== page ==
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Wednesday, May 07, 2008

Strange Vote Leads to Drastically Reduced Sphere of Influence

It seems likely that when Lamar Heystek made his motion to exclude a large number of properties from the city's sphere of influence, that he never expected to prevail.

In light of discussion at the LAFCO meeting at the end of March, the City Council agreed to have new discussions on a proposal by the city to dramatically expand the city's sphere of influence (SOI).

My question at the time of the LAFCO meeting was whether a larger or a smaller sphere of influence provided more protection of agricultural land and gave the city more control over its future growth. Originally, the city felt that having a larger sphere of influence would maximize the city's ability to grow. However, points made at the LAFCO meeting undermined that philosophy, particularly two points. One that a larger SOI might contribute to the need for an expanded provision of services. Second, that an expanded SOI might contribute to greater pressure to grow from those developers who owned the lands now included in the SOI. The thinking was that this would facilitate a move down the line that would include these properties in a future General Plan for development considerations.

Finally, there is the fact that the lands considered for development by the county last year were in the SOI, and the SOI did not appear to grant the city any additional growth protect. A point reiterated later in the evening by City Manager Bill Emlen.
"In other areas, a sphere of influence has not stopped counties from approving development right next to a city."
In a good discussion that ensued, City Planner Katherine Hess suggested that growth pressure would probably occur regardless of the size of the SOI. The main tools that the city of Davis has as protection are the pass-through agreement and Measure J.

Even after this discussion, it was not entirely clear what the city would gain either way by changing their SOI.

City Councilmember Don Saylor said:
"I don't hear us having an overwhelming case one way or another to change it frankly, and I think the value of our other land use tools is far in excess of whatever happens on this decision. I'm fairly neutral on which way we end up coming down on individual cites in the list or not in the list because I think the real issues are going to be ongoing in discussions between the city and the county on the pass-through agreement and with the voters on Measure J. And the next general plan with the city and the county. I don't see this as a make or break decision."
Now this is what we were told by City Staff and by Stephen Souza. However, during public comment--and we are talking about public comment at midnight--representatives from developers of Oeste Ranch, requested their property be including in the SOI.

Councilmember Don Saylor moved that that the city request LAFCO to add Mace-Covell Gateway to the SOI, the staff recommendation.

"We ought not to apply too much emphasis or importance to this. As I understand from the discussion tonight this is not something that we can achieve many objectives doing."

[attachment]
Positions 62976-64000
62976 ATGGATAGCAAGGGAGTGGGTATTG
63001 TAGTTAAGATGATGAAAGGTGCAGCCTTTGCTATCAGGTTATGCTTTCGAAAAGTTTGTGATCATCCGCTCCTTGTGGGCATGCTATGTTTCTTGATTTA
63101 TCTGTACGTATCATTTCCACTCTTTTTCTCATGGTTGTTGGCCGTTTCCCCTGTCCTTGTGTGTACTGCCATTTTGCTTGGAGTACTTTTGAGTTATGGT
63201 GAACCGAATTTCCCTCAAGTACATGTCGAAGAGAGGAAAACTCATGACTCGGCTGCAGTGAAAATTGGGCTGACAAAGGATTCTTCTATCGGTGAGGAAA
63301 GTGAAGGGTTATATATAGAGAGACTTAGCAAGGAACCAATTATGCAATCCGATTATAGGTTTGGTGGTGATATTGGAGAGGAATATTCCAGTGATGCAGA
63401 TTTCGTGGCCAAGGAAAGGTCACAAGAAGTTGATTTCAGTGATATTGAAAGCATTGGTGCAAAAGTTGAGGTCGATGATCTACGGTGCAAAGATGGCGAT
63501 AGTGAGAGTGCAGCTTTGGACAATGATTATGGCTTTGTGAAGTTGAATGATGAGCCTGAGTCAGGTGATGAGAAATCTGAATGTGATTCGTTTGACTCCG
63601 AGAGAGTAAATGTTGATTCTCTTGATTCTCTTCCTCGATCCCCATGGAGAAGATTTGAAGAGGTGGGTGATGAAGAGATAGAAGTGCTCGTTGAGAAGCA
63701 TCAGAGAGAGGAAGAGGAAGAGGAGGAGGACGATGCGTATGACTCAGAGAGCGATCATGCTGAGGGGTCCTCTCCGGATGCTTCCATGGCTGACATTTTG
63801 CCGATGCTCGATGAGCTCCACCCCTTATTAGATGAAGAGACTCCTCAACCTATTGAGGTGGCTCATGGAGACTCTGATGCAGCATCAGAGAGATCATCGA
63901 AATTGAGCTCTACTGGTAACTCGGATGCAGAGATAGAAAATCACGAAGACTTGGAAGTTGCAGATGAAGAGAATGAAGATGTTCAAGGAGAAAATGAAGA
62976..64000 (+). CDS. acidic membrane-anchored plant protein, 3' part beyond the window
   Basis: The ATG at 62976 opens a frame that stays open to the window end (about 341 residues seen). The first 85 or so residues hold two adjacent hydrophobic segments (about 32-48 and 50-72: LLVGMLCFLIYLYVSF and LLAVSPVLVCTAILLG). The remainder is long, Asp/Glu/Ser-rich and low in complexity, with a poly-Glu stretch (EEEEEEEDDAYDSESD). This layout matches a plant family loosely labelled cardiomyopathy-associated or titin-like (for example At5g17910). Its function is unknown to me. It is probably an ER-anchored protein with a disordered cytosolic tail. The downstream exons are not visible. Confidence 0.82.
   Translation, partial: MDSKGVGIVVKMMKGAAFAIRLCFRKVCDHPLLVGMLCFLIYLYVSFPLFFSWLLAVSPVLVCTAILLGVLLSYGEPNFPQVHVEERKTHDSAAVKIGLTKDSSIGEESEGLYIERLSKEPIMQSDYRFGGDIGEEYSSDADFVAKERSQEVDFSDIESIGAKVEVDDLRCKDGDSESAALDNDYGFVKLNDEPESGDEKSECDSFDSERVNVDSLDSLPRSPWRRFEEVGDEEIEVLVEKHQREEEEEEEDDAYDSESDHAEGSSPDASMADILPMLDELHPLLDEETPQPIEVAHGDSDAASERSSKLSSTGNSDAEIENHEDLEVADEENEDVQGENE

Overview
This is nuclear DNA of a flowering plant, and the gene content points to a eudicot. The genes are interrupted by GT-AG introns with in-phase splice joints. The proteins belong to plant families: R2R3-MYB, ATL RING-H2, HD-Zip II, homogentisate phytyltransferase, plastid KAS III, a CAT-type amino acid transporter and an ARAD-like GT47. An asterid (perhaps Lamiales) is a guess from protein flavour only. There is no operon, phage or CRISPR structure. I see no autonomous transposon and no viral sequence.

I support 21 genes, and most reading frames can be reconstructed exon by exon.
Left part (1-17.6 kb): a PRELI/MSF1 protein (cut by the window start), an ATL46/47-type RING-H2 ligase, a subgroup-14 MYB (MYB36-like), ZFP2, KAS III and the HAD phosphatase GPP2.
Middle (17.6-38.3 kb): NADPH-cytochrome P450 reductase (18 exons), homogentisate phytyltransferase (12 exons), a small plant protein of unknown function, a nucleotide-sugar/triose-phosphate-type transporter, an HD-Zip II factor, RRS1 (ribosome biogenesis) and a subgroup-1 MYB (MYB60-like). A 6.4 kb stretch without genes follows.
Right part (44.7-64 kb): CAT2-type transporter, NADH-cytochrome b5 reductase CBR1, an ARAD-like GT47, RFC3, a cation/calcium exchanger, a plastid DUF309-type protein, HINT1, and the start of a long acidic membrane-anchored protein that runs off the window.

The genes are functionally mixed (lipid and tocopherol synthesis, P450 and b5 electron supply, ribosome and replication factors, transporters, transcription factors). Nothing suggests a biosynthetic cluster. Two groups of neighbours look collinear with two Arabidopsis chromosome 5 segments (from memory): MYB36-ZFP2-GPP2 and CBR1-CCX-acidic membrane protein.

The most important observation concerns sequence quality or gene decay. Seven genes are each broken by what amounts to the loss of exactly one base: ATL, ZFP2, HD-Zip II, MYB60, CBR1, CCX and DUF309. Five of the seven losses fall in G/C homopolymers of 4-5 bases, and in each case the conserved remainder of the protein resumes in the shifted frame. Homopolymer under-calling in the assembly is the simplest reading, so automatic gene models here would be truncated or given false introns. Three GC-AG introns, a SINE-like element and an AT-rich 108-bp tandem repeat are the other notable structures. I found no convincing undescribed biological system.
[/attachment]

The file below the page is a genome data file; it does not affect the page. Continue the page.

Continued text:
Then Lamar Heystek spoke:
"I don't see this as merely a ministerial action of the council, because personally I will speak very frankly, I don't feel that I received enough information from city staff to be able to make a decision. I understand that LAFCO has made a recommendation that certain sites be excluded, but I have not received information for our staff as to why certain sites should be included."
He continued:
"I don't understand and I haven't heard from city staff, why we have to include other areas such as the northwest quadrant, such as covell village, such as the Nishi site, when we know we already have Measure J, when we know we already have the pass-through agreement, and we know that those are really the strongest protections from unwarranted or undesirable development on our borders."
LAFCO's report warns that adding such areas would lead to land speculation on those sites for the purpose of development.

As Councilmember Heystek pointed out, it appears in the next five years we neither intend to expand city services into these areas nor develop in these areas--so why include them in the SOI?

He then made a substitute motion to exclude Covell, the Northwest Quadrant, and the Nishi site from the recommended sphere of influence. It was seconded by Mayor Sue Greenwald.

As Mayor Sue Greenwald pointed out, we have reduced our growth from a 1% growth guideline to a 1% growth cap.
"These should be areas that we are realistically considering for growth in the next five years."
When Councilmember Heystek made this motion, it is unlikely that he believed it would pass. However when both Councilmembers Souza and Saylor abstained, the motion passed 2-1 with Ruth Asmundson the dissenting vote.

The reason this motion was made and considered important by Councilmember Heystek is that inclusion of areas within the SOI could lead to their inclusion in the 2010 General Plan. These are sites that were ranked relatively low by the Housing Element Steering Committee and thus the inclusion in the SOI could lead to the owners of the properties (such as the Northwest Quadrant) to push for inclusion in the General Plan. As mentioned during the LAFCO meeting, this may not directly lead to development but could potentially be the first step along a path that leads down the road to development of these sites.

Why both Councilmembers Souza and Saylor decided to abstain is an open question. What the vote means, is also unclear, however, council is now recommending that the Covell Property, the Northwest Quadrant and Nishi Propety all be excluded from the SOI.

---Doug Paul Davis reporting